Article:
When Nightly/Firefox starts, it first checks to see if an update is available then restarts if it is. This is both slow and annoying.
A better solution would be to have a shortcut/symbolic link to Nightly/Firefox, that is automatically modified to point to the new version. That way, Nightly/Firefox always starts immediately. While it's running and in use, it can check for updates and download them as a background task, storing them as a new file.
When the download is complete, the shortcut/symbolic link is modified to point to the new version so that when next started, Nightly automatically runs the new version. After starting from the new version it then deletes the old version if one exists (as part of the update process in the background task).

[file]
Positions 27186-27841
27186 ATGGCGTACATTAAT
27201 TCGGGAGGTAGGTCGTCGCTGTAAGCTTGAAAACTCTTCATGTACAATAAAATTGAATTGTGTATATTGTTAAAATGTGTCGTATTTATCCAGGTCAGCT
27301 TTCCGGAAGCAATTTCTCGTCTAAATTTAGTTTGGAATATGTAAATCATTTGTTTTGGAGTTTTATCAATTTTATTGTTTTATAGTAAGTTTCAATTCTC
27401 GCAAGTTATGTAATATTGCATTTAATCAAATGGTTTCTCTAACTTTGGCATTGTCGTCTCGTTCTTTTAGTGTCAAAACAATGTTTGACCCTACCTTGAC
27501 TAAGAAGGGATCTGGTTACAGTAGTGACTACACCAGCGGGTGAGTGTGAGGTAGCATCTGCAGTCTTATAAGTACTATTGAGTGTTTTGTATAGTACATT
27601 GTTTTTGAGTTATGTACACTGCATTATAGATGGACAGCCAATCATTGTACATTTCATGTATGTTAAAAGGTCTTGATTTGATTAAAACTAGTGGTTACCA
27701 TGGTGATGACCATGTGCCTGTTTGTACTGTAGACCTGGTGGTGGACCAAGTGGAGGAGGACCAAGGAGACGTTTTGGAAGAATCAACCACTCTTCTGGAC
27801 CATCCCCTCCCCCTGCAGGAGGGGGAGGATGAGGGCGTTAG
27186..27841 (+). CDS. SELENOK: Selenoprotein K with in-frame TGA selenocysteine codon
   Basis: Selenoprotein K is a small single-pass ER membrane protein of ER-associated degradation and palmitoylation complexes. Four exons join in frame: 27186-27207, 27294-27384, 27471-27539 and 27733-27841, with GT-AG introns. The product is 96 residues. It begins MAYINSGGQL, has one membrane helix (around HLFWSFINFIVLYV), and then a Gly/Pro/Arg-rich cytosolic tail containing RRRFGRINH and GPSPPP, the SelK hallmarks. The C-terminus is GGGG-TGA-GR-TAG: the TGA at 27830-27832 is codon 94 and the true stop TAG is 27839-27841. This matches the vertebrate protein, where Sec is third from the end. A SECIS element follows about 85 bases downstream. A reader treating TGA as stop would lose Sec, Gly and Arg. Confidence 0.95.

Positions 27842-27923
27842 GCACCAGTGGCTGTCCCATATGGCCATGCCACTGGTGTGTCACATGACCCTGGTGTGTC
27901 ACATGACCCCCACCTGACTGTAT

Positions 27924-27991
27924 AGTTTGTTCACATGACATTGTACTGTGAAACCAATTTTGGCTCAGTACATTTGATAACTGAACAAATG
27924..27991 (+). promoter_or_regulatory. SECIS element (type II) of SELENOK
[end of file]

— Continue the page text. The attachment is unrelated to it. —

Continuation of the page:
If updates are just "patches" rather than complete modules, then the current running version can be copied to disk, and the patches applied to the copy before changing the shortcut/symbolic link.
This approach means that no updates are actually applied at start up time, but rather done as a separate low priority background task during the current session.
The shortcut/symbolic link should be changed during the shutdown process of the current running session, so as to avoid mixing old and new versions in memory if the OS decides that it needs to reload code from disk due a to a page fault.